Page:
Electronic Circuit Simulation - Modified Mesh Analysis by Inspection [Python]




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All the Code of the series can be found at the Github repository:
https://github.com/drifter1/circuitsim


Introduction

    Hello it's a me again @drifter1! Today we continue with the Electric Circuit Simulation series, a tutorial series where we will be implementing a full-on electronic circuit simulator (like SPICE) studying the whole concept and mainly physics behind it! In this article we will modify the Mesh Analysis Method by Inspection, to create the linear system more easily.

Requirements:

  • Physics and more specifically Electromagnetism Knowledge
  • Knowing how to solve Linear Systems using Linear Algebra
  • Some understanding of the Programming Language Python

Difficulty:

Talking about the series in general this series can be rated:
  • Intermediate to Advanced
Today's topic(s) can be rated:
  • Intermediate

Actual Tutorial Content

Mesh Analysis Method (Recap)

    To recap really quick, Mesh (Current) Analysis is based on Kirchhoff's Voltage Law (KVL) and so calculating the current in the various meshes of an electronic circuit (mesh currents). The steps of this method are:
  1. Identify the meshes of the circuit
  2. Assign mesh currents to each mesh
  3. Write the KVL equations
  4. Solve the linear system
  5. Solve for other element currents and voltages

Modifying by Inspection

    In the 4th article of the series we explained the method very in-depth, solving an example using this method "by hand" and using "manual" Python Code. By the end of the article, during the Python Implementation we found out that the A-matrix contains only Resistances, whilst the b-matrix contains only Voltages, which already gave us an idea to what is coming today! But, we never really explained what exactly comes into each "cell" or coefficient of the linear system.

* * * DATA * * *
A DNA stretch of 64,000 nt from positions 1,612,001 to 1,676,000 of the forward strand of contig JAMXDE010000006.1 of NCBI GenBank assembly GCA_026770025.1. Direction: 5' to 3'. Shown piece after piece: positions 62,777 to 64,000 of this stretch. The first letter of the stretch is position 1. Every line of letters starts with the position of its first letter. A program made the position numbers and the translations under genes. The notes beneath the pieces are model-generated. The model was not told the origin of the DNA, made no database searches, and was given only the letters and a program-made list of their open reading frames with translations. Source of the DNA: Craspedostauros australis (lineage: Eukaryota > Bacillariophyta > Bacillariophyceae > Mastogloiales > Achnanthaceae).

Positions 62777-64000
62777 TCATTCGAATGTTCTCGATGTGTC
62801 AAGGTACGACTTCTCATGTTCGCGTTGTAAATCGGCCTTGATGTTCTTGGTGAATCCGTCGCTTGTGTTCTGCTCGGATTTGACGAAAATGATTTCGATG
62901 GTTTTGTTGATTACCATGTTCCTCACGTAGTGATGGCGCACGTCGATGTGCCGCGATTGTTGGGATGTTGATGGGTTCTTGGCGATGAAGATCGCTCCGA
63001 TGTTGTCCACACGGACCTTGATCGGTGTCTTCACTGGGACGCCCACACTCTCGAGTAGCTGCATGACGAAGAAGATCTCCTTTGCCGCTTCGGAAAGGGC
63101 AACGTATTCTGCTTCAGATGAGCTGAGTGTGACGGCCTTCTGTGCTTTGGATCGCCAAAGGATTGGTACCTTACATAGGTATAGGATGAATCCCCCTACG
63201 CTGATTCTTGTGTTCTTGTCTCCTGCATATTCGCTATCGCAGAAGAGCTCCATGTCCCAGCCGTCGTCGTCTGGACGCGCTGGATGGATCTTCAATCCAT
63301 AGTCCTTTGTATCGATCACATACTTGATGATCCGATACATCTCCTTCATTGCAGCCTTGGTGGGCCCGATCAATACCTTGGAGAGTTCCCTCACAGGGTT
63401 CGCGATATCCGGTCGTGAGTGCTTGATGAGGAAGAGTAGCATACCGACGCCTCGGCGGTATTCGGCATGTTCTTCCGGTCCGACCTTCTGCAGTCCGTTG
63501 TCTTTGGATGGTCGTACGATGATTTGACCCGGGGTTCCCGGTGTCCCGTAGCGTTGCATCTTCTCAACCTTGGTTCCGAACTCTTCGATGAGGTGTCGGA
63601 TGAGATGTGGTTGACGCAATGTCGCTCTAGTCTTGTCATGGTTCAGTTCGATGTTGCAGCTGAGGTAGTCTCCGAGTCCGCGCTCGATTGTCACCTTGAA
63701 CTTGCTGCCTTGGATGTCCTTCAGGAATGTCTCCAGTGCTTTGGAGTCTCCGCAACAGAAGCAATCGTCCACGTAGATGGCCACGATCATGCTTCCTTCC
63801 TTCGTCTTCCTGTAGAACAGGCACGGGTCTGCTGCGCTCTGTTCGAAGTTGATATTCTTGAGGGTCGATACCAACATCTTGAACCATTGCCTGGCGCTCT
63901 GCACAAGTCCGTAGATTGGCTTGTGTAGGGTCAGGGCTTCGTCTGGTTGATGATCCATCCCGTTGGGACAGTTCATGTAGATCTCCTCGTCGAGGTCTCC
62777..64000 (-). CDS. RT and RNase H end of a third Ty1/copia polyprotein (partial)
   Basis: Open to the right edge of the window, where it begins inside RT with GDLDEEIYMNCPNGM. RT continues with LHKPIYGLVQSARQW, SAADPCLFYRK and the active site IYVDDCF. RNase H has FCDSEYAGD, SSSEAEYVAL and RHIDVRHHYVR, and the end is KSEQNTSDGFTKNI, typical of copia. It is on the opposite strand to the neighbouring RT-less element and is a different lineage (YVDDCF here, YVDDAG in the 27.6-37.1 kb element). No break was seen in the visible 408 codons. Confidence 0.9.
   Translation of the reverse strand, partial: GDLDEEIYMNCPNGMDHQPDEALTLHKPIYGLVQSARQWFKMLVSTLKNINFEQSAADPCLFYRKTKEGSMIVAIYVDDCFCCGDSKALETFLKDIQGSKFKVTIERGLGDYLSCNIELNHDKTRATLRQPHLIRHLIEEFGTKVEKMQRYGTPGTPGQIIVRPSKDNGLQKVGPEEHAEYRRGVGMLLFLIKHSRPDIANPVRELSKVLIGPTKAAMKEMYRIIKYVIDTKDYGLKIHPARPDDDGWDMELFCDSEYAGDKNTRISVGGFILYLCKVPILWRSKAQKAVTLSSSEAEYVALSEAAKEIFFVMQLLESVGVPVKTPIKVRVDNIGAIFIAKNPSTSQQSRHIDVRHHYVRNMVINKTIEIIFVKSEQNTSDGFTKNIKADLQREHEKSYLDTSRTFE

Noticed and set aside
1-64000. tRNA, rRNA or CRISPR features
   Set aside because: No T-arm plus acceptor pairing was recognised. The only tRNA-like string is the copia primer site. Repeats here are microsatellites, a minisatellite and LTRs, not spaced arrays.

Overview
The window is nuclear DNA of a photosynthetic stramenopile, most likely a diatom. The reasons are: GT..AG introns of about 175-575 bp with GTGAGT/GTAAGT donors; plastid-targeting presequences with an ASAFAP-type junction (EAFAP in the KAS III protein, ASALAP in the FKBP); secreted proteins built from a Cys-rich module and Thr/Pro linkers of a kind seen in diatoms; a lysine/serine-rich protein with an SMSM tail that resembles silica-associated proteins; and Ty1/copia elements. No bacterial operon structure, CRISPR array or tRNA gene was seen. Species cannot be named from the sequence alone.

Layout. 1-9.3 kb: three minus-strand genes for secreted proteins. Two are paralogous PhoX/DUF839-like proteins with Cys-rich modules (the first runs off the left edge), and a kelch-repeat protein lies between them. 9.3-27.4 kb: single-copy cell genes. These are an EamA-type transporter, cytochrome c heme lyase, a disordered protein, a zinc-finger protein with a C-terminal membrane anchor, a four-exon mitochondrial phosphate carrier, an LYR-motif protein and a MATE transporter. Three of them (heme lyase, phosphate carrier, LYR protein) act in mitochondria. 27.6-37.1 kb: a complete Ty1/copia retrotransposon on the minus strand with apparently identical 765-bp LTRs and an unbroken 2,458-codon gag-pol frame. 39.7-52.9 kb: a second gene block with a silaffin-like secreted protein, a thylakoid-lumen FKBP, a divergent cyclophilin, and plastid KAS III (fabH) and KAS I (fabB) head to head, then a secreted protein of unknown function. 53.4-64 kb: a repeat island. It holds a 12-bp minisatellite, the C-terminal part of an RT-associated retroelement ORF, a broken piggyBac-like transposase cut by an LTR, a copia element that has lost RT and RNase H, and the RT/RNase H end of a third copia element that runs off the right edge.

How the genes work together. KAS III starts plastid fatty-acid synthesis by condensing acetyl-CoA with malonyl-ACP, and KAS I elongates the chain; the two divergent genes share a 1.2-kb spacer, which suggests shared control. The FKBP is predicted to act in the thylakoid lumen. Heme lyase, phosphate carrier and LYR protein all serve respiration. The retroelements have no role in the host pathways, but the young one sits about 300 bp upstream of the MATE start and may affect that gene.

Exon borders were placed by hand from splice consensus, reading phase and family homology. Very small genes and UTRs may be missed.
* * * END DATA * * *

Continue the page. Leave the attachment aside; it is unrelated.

The example circuit that we solved back then was:


To solve the circuit we basically created the following linear system:


By inspecting the resulting Linear System of this example we see that:
  • The A-matrix contains only Resistances and:
    • the diagonal has a positive sign, whilst the rest is negative
    • each line and row is about a specific mesh
    • the diagonal contains the total "self" resistance of each mesh
    • the non-diagonal entries contain the mutual resistance between the meshes
  • The b-matrix contains only Voltages and:
    • each row talks about a specific mesh
    • we put a positive sign if the current flows - → +
    • we put a negative sign if the current flows + → -

So, to generalize for any circuit, let's define some "rules"...

Resistance Matrix

The general form of the Resistance matrix for n-meshes is:


Each entry gets filled based on the following rules:
  1. If the entry is referring to the same mesh (E.g. Ra,a), we fill it with the total "self" resistance of the corresponding mesh
  2. If the entry is referring to different meshes (E.g. Ra,b) we fill it with the "negative" mutual resistance of the two meshes

Voltage Matrix

The general form of the Voltage matrix for n-meshes is:


Each entry gets filled based on the following rules:
  1. The entry is equal to the sum of all voltage sources that occur in the corresponding mesh
  2. The sign of each voltage in the sum depends on "how" the current flows through the voltage source:
    • positive sign if the current flows - → +
    • negative sign if the current flows + → -

Linear System

So, the general form of the whole linear system is:

Manual Python Implementation

    Let's now solve another example that is more complicated, by just filling in the cells of the linear system's matrices using this new modified method!

Suppose that we have the following circuit:

[Image 1]
with the following resistance and voltage values:


The linear system for this circuit looks like that:


The Python code that solves this problem looks like this:
import numpy as np
''' Electronic Circuit is ┌ R1 ┬ R2 ┬ R3 ┐ │ R4 R5 R6 └ V1 ┴────┴ V2 ┘ - + - + with following values: ''' R1 = 5 R2 = 10 R3 = 3 R4 = 7 R5 = 4 R6 = 1 V1 = 1 V2 = 3
''' Mesh 1: V1-R1-R4 Loop Mesh 2: R4-R2-R5 Loop Mesh 3: V2-R5-R3-R6 Loop
Mesh Currents (all clockwise) I1 for Mesh 1 I2 for Mesh 2 I3 for Mesh 3 '''
# Modified Mesh Analysis By Inspection a = np.array([[R1 + R4, -R4, 0],[-R4, R2 + R4 + R5, -R5], [0, -R5, R3 + R5 + R6]]) b = np.array([-V1, 0 , -V2]) print("A:\n", a, "\n") print("b:\n", b, "\n")
# Solve System x = np.linalg.solve(a,b) print("x:\n", x)

Running this code we get the following:


So, the mesh currents are:

RESOURCES

References:

  1. http://www.eeeguide.com/mesh-analysis-equation/

Images:

  1. https://electronics.stackexchange.com/questions/158613/why-does-the-mesh-currents-method-work

Mathematical Equations were made using quicklatex

Previous parts of the series


Final words | Next up on the project

    And this is actually it for today's post! I hope that I was able to explain everything as much as needed!

    Next up on this series we will modify the other method that we covered (Nodal Analysis) by Inspection to create the Linear System somewhat automatically...

So, see ya next time!

GitHub Account:

https://github.com/drifter1

Keep on drifting! ;)

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